The dust has settled on the Blue Jackets' season, and there's plenty of blame to go around.
Was Sergei Bobrovsky good enough? Where did the offense go? Were injuries a factor? Why didn't John Tortorella roll four lines, when before the series it looked like depth could be an advantage for the Blue Jackets?
But to me, the most glaring failing from the loss was the inability of the Blue Jackets' power play to capitalize on their chances, especially when contrasted with Washington's dynamic power play.
The Blue Jackets started the series up 2-0 on Washington, going 2-for-4 in both Games 1 and 2. Over the next four games – all losses – they went 0-for-4, 0-for-3, 0-for-5, and 0-for-4. In those same four games, Washington went 1-for-4 and 1-for-3 twice each.
In a series where four games went to overtime, it's not difficult to conclude that the difference between winning and losing was that one team's power play stayed hot, and the others was ice cold.
This didn't exactly come out of nowhere.
In December, we wrote about how the Blue Jackets power play wasn't just bad to start the year, it was historically bad. They finished the year 25th in the league at 17.2%, which is downright amazing considering that Columbus scored just six power play goals by December 1. They were at just 8.8% through the first 25 games of the year. From December 2 through the end of the season, the Blue Jackets power play scored on 21.1% of their chances, which was 16th in the NHL in that time span.
Even when the power play was "hot", it was league average.
What makes it all the more frustrating is that the Blue Jackets should have a good power play. As Sportsnet's Elliotte Friedman's wrote earlier this month:
No. 1 wild card among Eastern Conference playoff teams? Probably Columbus’s power play, which ranked 25th. “I have no idea why it’s as bad as it is,” one scout said. “It has all the personnel and elements you need.”
A season ago, the Blue Jackets had five players with 18 or more power play points. This year, just two players – Seth Jones (24) and Artemi Panarin (21) – managed to eclipse 18. Coincidentally, Jones ran the second unit a year ago, and Panarin was a member of the Chicago Blackhawks.
Alexander Wennberg had just five power play points, and while Cam Atkinson doubled that, it's not nearly the type of production that a team with this type of talent should be expecting.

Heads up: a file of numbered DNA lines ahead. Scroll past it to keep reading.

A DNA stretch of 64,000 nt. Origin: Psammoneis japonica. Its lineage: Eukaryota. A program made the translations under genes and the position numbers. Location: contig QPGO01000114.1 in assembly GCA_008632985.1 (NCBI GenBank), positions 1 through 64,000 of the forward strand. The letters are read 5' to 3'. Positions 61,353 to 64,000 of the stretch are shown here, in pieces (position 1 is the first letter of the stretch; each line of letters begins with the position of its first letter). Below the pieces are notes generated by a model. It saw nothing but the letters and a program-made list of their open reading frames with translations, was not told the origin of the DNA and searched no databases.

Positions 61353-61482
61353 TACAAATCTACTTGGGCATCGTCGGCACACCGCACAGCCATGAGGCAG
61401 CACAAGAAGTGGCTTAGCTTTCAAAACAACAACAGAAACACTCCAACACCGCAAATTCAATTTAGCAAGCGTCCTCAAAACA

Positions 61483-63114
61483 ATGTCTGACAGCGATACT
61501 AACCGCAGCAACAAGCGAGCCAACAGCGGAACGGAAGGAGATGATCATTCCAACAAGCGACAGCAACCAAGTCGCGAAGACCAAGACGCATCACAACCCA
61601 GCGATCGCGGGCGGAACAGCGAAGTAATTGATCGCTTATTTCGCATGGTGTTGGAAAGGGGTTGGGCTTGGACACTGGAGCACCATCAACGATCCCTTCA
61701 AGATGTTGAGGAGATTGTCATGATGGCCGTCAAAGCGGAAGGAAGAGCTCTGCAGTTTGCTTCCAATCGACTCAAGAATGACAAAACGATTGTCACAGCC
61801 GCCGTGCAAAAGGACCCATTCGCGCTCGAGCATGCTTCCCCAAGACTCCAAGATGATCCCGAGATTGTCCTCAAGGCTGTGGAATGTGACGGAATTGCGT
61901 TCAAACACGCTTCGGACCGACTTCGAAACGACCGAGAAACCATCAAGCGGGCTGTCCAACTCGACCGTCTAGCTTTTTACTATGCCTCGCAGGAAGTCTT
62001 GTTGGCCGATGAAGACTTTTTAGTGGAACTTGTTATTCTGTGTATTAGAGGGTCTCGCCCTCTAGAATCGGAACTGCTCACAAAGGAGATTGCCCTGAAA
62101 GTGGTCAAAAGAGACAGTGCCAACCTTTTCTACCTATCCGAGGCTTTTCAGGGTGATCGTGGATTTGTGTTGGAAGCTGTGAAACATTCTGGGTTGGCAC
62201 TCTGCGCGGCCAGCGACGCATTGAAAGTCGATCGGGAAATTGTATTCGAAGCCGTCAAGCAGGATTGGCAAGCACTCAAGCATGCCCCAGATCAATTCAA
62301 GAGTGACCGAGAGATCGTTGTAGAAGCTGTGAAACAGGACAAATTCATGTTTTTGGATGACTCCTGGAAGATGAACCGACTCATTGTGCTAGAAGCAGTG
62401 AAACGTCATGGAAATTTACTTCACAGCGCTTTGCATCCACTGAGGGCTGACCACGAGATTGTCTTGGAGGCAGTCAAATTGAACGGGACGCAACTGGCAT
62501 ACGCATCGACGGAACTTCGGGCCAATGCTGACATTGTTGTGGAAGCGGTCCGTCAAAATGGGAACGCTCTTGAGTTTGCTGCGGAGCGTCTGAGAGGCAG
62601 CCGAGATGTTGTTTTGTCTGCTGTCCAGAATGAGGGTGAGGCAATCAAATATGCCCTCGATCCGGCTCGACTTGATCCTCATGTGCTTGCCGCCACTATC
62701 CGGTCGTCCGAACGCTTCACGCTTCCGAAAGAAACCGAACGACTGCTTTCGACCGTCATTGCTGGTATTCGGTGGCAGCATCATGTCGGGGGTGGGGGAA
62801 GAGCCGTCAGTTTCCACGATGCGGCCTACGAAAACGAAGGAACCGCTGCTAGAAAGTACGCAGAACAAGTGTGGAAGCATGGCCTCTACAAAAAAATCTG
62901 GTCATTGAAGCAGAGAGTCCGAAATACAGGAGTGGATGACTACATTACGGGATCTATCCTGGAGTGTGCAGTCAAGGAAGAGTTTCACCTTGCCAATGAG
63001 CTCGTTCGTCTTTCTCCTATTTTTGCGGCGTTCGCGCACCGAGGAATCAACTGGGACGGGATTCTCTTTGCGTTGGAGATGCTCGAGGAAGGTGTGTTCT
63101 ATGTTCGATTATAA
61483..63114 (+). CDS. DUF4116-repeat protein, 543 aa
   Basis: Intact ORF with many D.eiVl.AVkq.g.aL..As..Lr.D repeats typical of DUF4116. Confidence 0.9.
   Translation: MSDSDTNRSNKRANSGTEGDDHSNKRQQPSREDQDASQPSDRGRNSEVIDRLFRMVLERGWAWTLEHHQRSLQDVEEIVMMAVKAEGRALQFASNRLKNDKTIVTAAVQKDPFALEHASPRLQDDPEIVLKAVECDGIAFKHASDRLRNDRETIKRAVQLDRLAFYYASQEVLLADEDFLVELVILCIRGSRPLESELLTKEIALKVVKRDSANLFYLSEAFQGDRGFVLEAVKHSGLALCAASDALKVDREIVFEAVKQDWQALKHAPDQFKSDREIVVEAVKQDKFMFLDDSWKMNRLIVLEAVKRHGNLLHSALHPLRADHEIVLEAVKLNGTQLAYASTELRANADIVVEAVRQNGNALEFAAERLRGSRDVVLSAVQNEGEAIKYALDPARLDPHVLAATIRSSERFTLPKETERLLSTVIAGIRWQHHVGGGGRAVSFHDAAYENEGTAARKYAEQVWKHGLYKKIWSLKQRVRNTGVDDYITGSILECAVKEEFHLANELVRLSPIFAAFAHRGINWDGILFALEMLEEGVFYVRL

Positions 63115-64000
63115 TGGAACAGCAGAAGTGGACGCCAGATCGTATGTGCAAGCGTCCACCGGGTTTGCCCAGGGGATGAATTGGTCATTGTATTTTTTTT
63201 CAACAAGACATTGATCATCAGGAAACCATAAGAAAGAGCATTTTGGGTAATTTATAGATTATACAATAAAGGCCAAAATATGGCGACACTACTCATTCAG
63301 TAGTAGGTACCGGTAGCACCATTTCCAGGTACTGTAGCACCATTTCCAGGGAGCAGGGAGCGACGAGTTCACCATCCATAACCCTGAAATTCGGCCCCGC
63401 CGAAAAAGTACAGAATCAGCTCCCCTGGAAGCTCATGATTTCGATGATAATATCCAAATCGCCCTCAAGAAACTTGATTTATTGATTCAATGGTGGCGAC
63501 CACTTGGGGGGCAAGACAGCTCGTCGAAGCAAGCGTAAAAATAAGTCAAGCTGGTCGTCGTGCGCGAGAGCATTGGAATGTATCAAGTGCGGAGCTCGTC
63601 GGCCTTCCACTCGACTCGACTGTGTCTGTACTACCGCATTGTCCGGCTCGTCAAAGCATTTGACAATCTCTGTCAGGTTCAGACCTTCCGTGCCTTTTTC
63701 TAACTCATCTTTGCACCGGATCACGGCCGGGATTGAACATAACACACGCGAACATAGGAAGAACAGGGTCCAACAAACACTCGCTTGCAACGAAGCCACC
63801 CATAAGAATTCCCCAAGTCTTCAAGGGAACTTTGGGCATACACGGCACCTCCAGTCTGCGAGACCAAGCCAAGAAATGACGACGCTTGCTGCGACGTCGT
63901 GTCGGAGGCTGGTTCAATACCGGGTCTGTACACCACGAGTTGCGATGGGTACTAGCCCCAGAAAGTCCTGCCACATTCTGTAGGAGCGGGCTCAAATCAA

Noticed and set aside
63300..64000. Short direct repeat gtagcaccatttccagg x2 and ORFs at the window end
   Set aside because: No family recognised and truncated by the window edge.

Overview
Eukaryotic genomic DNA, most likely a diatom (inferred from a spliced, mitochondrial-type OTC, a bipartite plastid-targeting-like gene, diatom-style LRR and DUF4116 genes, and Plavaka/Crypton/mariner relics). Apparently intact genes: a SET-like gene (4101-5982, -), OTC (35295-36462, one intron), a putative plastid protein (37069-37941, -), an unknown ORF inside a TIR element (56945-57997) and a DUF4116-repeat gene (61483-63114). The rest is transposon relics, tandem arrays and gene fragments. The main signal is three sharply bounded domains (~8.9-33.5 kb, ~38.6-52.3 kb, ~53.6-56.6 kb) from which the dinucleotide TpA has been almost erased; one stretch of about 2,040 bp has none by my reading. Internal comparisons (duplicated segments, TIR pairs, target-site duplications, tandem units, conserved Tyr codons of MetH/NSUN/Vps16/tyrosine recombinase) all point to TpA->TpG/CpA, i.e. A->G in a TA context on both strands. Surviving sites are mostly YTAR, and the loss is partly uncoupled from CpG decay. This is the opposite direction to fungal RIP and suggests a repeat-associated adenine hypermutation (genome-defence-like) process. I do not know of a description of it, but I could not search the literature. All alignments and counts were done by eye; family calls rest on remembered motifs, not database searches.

And while Panarin was exceptional all season, his patented one-timer just wasn't brought to the table nearly enough. While his seven power play goals tied for the team lead with Jones, it was still a career low (eight and nine in his first two seasons, respectively).
Perhaps it's a time for a new voice running the power play. Brad Larsen has done an admirable job in his time in Columbus (he's been with the franchise since 2010-11 as an assistant with the AHL Springfield Falcons) but his time may be up.
Larsen is in charge of the power play for the Blue Jackets, and has been since 2014-15. In the time since then, the power play has converted on 19% of attempts, tied for 14th in the NHL. But it's gone from fifth best in 2014-15 to 21st, 12th, and 25th in the three years since.
His contract expires this summer, and there's been no determination yet on his future with the club. It's worth noting that he was kept on as an assistant coach when Todd Richards was fired and John Tortorella was hired in 2015-16. That's not unusual practice, but typically head coaches like to bring 'their guys' with them.
Tortorella wouldn't publicly admit it, but it's likely that he feels similar. He told reporters earlier this season: "I am tired of dissecting our power play. This is my last night that I'm speaking on the power play, OK, for all of you, because I'm tired of talking about it, so I'll leave it at that."
Look, I don't expect the Blue Jackets to be able to match that of the Washington Capitals. Over the past four seasons (the season's since Larsen's been on the staff), Washington has had the statistically best power play in the NHL and Ovechkin has more goals than any other player in that time span. The Capitals have arguably the best power play player in the history of the league, Nicklas Backstrom and Evgeny Kuznetsov are both perfectly situated as elite, skilled guys that happen to be left-handed and therefore are positioned to always face Ovechkin, and TJ Oshie has perfected the slot position. Oh, and defenseman John Carlson had 36 of his league-leading (among defensemen) 68 points on the power play. A cardboard box could coach the Capitals power play.
Larsen being retained wouldn't be the worst thing in the world, but for a franchise looking to take the next step, improving a unit that's been inconsistent at best and historically bad at worst would be a good step in the right direction.